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Energy Digital

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Saudi Arabia Using Oil as an Economic Weapon Against Iran

Saudi Arabia fears Iran's pursuit of nuclear weapons, and may flood the market with its oil reserves to bankrupt Tehran

Saudi Arabia and Iran have been in a bitter dispute over the last several weeks.  Iran successfully blocked an effort by OPEC nations to release excess oil reserves into the market to ease high prices and stabilize the world economy.  In response, Saudi Arabia decided to act against OPEC and release its own reserves.  In no uncertain terms, a bitter feud is brewing between the two oil-rich nations, and Saudi Prince Turki Al-Faisal has stated that the country is in such fear of what may happen if Iran succeeds in attaining nuclear weapons capabilities, that it is considering flooding the market with oil to bankrupt Iran’s government and halt nuclear ambitions.

In a meeting with U.S. and British servicemen at a U.K. airbase, the prince claimed that Saudi Arabia does not want Tehran to attain nuclear weapons, to the extent that the Saudis are willing to completely open their oil reserves to bankrupt Iran.  “We could almost instantly replace all of Iran’s oil production,” stated the prince.  This would equate to roughly 4 million barrels per day.

However, if such an action were to occur, there would of course need to be a naval blockade of Iran’s fleet of oil tankers, which Iran would inevitably view as an act of war.  However, this seems like an unlikely and rather dangerous scenario.  What is more likely to occur is a continued increase in supply coming from Saudi Arabia despite OPEC’s disapproval.  The effect will be a prolonged cut into Tehran’s oil profits.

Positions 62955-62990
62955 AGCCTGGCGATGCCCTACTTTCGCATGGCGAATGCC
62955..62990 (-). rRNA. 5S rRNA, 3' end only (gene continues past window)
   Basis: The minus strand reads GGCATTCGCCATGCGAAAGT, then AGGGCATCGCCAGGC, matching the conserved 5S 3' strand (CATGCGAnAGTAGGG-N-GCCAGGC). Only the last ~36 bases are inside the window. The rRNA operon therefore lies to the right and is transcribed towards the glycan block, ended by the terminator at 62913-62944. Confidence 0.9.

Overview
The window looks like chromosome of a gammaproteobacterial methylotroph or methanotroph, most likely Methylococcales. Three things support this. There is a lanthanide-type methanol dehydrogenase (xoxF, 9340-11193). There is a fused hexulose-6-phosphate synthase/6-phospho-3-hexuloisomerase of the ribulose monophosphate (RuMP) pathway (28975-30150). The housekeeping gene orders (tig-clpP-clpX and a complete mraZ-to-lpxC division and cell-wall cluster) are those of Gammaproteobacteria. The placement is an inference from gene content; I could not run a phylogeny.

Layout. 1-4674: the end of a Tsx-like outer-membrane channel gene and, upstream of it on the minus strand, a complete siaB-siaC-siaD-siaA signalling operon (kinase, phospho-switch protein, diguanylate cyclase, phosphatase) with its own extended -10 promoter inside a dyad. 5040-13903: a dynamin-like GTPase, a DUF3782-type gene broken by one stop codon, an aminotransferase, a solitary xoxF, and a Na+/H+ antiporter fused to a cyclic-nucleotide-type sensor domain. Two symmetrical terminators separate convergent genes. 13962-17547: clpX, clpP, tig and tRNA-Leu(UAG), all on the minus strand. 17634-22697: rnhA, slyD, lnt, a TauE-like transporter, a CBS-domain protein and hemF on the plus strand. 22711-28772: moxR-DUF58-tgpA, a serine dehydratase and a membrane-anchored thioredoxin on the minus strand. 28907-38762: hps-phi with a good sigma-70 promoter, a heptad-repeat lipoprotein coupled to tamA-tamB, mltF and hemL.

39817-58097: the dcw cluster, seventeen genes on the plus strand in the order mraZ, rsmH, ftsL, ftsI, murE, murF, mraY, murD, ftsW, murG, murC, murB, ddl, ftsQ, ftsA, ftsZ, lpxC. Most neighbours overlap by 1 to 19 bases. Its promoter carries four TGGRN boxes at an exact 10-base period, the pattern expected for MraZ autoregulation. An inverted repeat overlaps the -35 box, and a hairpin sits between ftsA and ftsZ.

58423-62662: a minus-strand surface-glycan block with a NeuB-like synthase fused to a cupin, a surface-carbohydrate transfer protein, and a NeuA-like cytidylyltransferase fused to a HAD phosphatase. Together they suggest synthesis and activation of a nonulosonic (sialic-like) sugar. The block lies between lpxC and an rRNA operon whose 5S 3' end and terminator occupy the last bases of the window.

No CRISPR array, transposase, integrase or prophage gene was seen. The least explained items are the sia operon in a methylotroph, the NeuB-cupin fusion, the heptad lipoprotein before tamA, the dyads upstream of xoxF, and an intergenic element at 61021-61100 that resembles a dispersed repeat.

However, there is still debate whether or not Iran’s nuclear ambitions are even aimed at nuclear weapons development.  An inspection by the IAEA just months ago revealed no signs of weapons development at any of Iran’s proposed nuclear energy facilities, and the country continually claims that its nuclear program is peaceful in nature.  It may be foolish to back Iran into an oil-induced war just to find out in the end—as was the case in the U.S. invasion of Iraq—that there are no nuclear weapons.

By. John Shimkus of Energy Digital




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Leave a comment
  • Anonymous on June 28 2011 said:
    Only these corrupt fat ass regimes can do so. Selling its people asset for cheap in order to counter the only Muslim country that stands up against American-Zionist hegemony in the region. Dirty job Saudis!
  • Anonymous on June 28 2011 said:
    "...an effort by OPEC nations to release EXCESS reserves into the market to..."Come on now John. Puleeze. This is OilPrice.Com, the best site for oil analyses. And the meeting with US and UK "SERVICEMEN". I hope that it was during the day, because they definitely had better things to do at night in 'SWINGING LONDON'.
  • Anonymous on June 30 2011 said:
    Where do you get the idea that Saudi can increase production? I am Reserves Expert and have work in Saudi, Kuwait, UAE on there is not a chance in hell Saudi can increase prodution to crash the oil price, they neither have the infrastructure or the reserves to increase oil production to any large degree, they are basiclly flat out. And OPEC has never had any real impact on the member countries, as each country in OPEC does what they want regardless what OPEC says. Please do not put out statements like this that are nothing more than hear say and has no reality.

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